Another observation – when moving the handset towards the meter there is a temporary very high magnetic field – the meter will interpret this movement as a time-varying field. Once the handset was in place it took several seconds for the meter to settle down to a much lower reading. This may be a peculiarity of the Gigahertz meter.
I also noticed accidentally that there was an electric field of several hundred V/M in the vicinity of my partner’s mobile, which was on charge. Reinforces the general advice never to recharge a phone by your bedside! And never try to use a phone when it’s on charge.
I have seen comments (from Powerwatch?) that some very sensitive people can be bothered by the fields from a telephone handset, but this is normally much less of an issue than the assorted esmog coming from a mobile or cordless phone.
July 27, 2018
One thing that puzzles me is the fact the Cornet showed very high magnetic fields from a cordless phone that doesn’t have ECO (or ECO+/zero emit) mode.
Take a look:
After 08:43 the Cornet ED88Plus register high levels of magnetic field, close to the base or the handset. But at the same time look what the UHS2 registers:
(This indicates in my opinion the Cornet is innacurate in terms of reading magnetic fields. I was told this meter was only good for RF, not much useful for magnetic/electric fields)
Apparently the fact this cordless phone has high RF radiation is enough to influence the magnetic field readings in the Cornet. But the UHS2 didn’t agree at all with this: the levels were MUCH LOWER, and none at all when close to the base.
It only registered when close to the receiver part of the handset, the part where we put the landline phone close to our ears. This area register high levels regardless of you making/receiving a phone call.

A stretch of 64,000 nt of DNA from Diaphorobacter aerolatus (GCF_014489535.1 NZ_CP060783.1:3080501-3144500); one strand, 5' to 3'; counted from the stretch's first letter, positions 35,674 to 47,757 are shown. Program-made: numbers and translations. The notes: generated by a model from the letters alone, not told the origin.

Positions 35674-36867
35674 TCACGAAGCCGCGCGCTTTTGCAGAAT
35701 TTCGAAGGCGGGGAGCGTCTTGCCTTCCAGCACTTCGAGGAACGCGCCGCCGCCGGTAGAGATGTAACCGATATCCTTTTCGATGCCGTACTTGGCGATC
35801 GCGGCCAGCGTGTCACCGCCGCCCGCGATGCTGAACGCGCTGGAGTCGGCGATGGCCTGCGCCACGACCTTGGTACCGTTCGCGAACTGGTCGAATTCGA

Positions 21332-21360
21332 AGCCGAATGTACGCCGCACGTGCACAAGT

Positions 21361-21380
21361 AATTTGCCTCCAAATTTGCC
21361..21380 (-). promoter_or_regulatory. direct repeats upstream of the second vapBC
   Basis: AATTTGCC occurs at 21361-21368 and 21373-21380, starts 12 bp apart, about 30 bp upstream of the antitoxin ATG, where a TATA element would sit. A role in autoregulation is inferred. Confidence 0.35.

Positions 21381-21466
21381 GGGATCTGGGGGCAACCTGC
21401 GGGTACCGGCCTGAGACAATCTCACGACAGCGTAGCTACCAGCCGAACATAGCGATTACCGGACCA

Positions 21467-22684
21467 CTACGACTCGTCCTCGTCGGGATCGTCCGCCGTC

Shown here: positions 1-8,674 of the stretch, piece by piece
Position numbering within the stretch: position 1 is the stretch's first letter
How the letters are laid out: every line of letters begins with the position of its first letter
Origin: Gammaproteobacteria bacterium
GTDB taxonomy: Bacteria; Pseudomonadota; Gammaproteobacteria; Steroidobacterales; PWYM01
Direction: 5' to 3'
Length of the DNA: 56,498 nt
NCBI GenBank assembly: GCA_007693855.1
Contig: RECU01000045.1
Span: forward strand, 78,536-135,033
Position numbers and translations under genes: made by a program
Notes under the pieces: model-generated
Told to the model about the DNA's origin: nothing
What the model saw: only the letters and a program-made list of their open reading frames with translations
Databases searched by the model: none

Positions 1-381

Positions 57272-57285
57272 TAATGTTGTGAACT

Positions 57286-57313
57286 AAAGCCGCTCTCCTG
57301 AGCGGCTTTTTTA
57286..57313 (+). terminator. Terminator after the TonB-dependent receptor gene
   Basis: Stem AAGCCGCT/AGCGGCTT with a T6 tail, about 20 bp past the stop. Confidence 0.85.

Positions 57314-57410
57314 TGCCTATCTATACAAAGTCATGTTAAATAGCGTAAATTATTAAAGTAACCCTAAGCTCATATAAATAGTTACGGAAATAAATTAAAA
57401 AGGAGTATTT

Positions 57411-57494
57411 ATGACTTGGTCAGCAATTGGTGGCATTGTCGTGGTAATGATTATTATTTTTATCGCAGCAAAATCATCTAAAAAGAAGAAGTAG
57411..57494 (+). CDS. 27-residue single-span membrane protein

In one of the links I posted someone said the reason for this is due to:
There is no power supply in the earpiece of a phone, it’s the speaker. Speakers are a coil which moves the speaker cone physically by it’s attraction and repulsion to a magnet. So all speakers will generate an audio frequency magnetic field. People with ES have been dealing with this for over 30 years. Most use either old analog speaker phones or tape a paper or cardboard cone to the handset so that the phone will be held away from the head.
You should avoid phones with electronics in the handset, and preferably use phones of the “princess” era (earliest tone dialing) or earlier with a separate tone dialer. The newer designs can often introduce some above audio frequency emissions which can be bothersome. In modern phones, you must “cherry pick” or find one’s who’s emissions are less bothersome for you, individually. Avoid phones with any digital features such as caller id or memory if possible.
When I used the speakerphone feature from the Intelbras TC 60 ID I was able to put a good distance, and only then I didn’t receive the same ammount of radiation. It’s true the speakerphone depending on the person you are calling is really bad (sometimes low volume), however that’s a problem with the phone number (the ISP?), in my opinion, not the device.
In fact most calls I can listen from an even greater distance, it’s just the other person needs me to move closer to speak, so they can listen clearly. Even if I do that it’s still not the same as putting the handset next to my ear.
In other words the speakerphone it’s the only way of reducing this magnetic field, and that goes for ALL phones, wired or wireless. The worst thing someone can do is to glue these devices next to the head.
The electric field part is something I can’t measure since I haven’t bought a meter for that yet…
As for mobile phones I don’t have to reiterate they are truly bad in every way, you get RF radiation from the wi-fi, bluetooth and cellular data in the iPAD/iPhone, the latter is the worse of the three, the levels are extreme and you can detect a lot of radiation from great distances.
I never liked using telephones and never had one. For me a phone is only useful for urgent/important calls, not to expose me 24/7 to all this garbage.
Sadly most people with this smartphone addiction that is a problem worldwide have decided to live all their lives glued to their phones.
And while I don’t have a meter for this, I have no doubt about electric fields around these phones, after reading reports of them exploding and things like that:
Gigahertz meters are great and if I had the budget I would buy one for RF and magnetic/electric fields. I did some videos with the UHS2/Acoustimeter and Cornet and posted them in this playlist: